Some believe the best time to solve a vampire problem is during the day.  A belief exists in which sunlight can harm or destroy a vampire.  European lore dictates that vampires are creatures of the night and will only cause mischief at that time.  Other reports claim the exact opposite.  Other reports argue the point in which vampires can be present during the daylight hours, but their powers are diminished.  To go straight to the heart of the matter, there is no real record or precedent of any vampiric folklore stating how or why sunlight affects these undead beings.  This sort of folklore is more recent and exploited by the entertainment industry (Guiley 272).  Sunlight, then, should not be readily relied upon as a destructive tool in regards to any supposed vampire incident.

Many cases of vampiric folklore explain the numerous ways in which any vampire should be handled.  These include forms of destroying or hindering the body, and several methods can be used to do just that.  While some would prefer to stake, mutilate, or burn the supposed vampire, others would use a combination of holy relics and garlic.  One should be cautioned not to rely on the dawn for any major assistance since folklore does not set any specifications in regards to sunlight.  Regardless of the manner in which a vampire is slain, each method has its roots in ancient history or in supernatural belief.

Works Cited

Gregory, Constantine.  The Vampire Watcher’s Handbook:  A Guide For Slayers.  New York:  St. Martin’s Griffin, 2003.

Guiley, Rosemary Ellen.  The Encyclopedia of Vampires, Werewolves, and Other Monsters.  New York:  Checkmark , 2005.

Melton, J. Gordon.  The Vampire Book.  Detroit:  Visible Ink Press, 1994.

Vampire Folklore

March, 2009

Arise From the Past!:  I Found A Vampire, Now What?

When one stumbled upon what was thought to be a vampire or living corpse, the first idea that must have run through his or her mind was quite simple.  What was one to do with such a find?  Although many people cannot agree on the correct way to dispose of a vampire, they can all agree that any technique used has to work indefinitely.  Such methods include a stake through the heart, decapitation, burning, the usage of holy items, garlic, and exposure to sunlight.

One of the most common methods for disposing of a vampire is a stake through the heart.  The idea originated in Europe before the use of coffins became widespread.  Any deceased person who was likely to come back from the grave for any reason was staked to keep that individual attached to the ground.  When the practice was first used, the stake was placed anywhere.  It could be driven into the stomach or the back if the corpse was facing downward.  When coffins were introduced, the stake was plunged specifically into the heart as a direct assault on the corpse itself (Melton 580).  The method became even more refined when Slavic stories implemented the strategy of making sure the task was done with a single blow, and any repetition of such a blow could kill the destroyer or awaken the vampire.  Such a precise set of directions came from Slavic stories that always stressed the idea of a hero who must strike a monster once and once only (Masters 107).  Furthermore, Slavic lore specified the use of aspen as the best wood to use for a stake.  Other woods such as ashwood, hawthorne, and maple could be used as well (Guiley 80).  Thus, the stake through the heart as a way of disposal could be very involved.

While a stake through the heart might suffice for some, other would-be vampire hunters would argue that more must be done to properly dispose of a vampire.  The next method of preventing a vampire’s return to the living is decapitation or mutilation.  This practice became commonplace in Germany and Eastern Europe.  When a vampire was indentified, the head was cut off to make sure the body did not receive any direction from the missing fixture.  The head could be placed between the knees or under the arm.  Some people would take the head and bury it elsewhere for greater certainty (Melton 163).  In Slavic lore, it is best to decapitate a vampire with a shovel belonging to a gravedigger or sexton.  A gravedigger’s shovel was supposed to have a supernatural power due to its association with the dead while a sexton’s shovel carried with it the powers of the Christian God.  However, regardless of the tool or placement of the head, one needed to take care to make sure none of the blood sprayed upon the executioner and helpers.  If the blood happened to hit anybody, the people affected would either go mad or die instantly (Guiley 80).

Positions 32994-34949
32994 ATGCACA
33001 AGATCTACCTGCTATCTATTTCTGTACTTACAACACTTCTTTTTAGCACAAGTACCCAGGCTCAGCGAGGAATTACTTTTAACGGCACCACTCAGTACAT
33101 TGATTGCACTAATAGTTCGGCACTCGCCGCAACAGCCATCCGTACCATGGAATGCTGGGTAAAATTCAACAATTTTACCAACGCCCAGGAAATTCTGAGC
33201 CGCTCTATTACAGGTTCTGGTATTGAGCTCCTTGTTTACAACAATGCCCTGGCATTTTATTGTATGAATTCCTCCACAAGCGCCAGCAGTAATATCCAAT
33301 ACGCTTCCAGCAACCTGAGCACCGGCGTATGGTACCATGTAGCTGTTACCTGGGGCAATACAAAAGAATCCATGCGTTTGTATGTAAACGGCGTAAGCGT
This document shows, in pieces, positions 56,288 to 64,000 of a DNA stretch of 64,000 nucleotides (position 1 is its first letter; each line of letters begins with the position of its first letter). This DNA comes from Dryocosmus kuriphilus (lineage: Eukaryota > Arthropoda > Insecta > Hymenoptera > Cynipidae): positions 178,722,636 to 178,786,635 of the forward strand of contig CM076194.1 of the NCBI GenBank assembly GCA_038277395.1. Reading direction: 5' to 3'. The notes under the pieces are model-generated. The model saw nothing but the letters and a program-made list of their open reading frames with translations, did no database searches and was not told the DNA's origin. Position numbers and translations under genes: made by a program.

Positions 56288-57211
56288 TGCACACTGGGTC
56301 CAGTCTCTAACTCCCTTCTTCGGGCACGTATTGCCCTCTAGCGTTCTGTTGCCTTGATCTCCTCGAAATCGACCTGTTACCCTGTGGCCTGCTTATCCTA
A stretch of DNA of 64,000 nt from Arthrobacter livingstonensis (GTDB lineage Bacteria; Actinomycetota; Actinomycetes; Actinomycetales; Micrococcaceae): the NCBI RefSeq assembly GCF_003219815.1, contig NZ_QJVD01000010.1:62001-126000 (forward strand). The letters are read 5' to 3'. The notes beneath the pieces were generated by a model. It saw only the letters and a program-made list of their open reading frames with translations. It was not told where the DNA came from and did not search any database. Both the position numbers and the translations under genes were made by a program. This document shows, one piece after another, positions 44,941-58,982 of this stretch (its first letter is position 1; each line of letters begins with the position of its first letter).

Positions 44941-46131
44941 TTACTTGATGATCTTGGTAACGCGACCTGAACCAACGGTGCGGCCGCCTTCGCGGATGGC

Although a stake through the heart and decapitation could stop or at least hinder a vampire, those affected by supposed vampire epidemics went a step further.  This step involved the burning of the corpse.  The practice of burning the dead started sporadically throughout the world as early as the Stone Age.  It became frowned upon when the resurrection of Jesus Christ was recognized by the Church.  Pagans challenged the resurrection and Christian faith by digging up saints and martyrs and burning them (Gregory 98).  To add to the difficulty of seeking a cremation, bonfires were the chief means of burning, and bodies did not burn well because of their high water content.  As a result, the body may have been further mutilated and cut into parts to make it easier to burn.   Stories differ as to how much of the body should be burned.  Some argue that certain parts, such as the head, need to be burned (Guiley 80).  Other cultures strongly suggest that every last scrap of bone and flesh must be destroyed.  Otherwise, the vampire could rise again (Masters 100).

Besides physically destroying or mutilating a vampire corpse, other remedies exist to assist with the process.

To be continued in April…

Works Cited

Gregory, Constantine.  The Vampire Watcher’s Handbook:  A Guide For Slayers.  New York:  St. Martin’s Griffin, 2003.

Guiley, Rosemary Ellen.  The Encyclopedia of Vampires, Werewolves, and Other Monsters.  New York:  Checkmark , 2005.

Masters, Anthony.  The Natural History of the Vampire.  London:  Rupert Hart-Davis    Ltd, 1972.

Melton, J. Gordon.  The Vampire Book.  Detroit:  Visible Ink Press, 1994.

Vampires: A Small Introduction to Those Outside the Glamour of Hollywood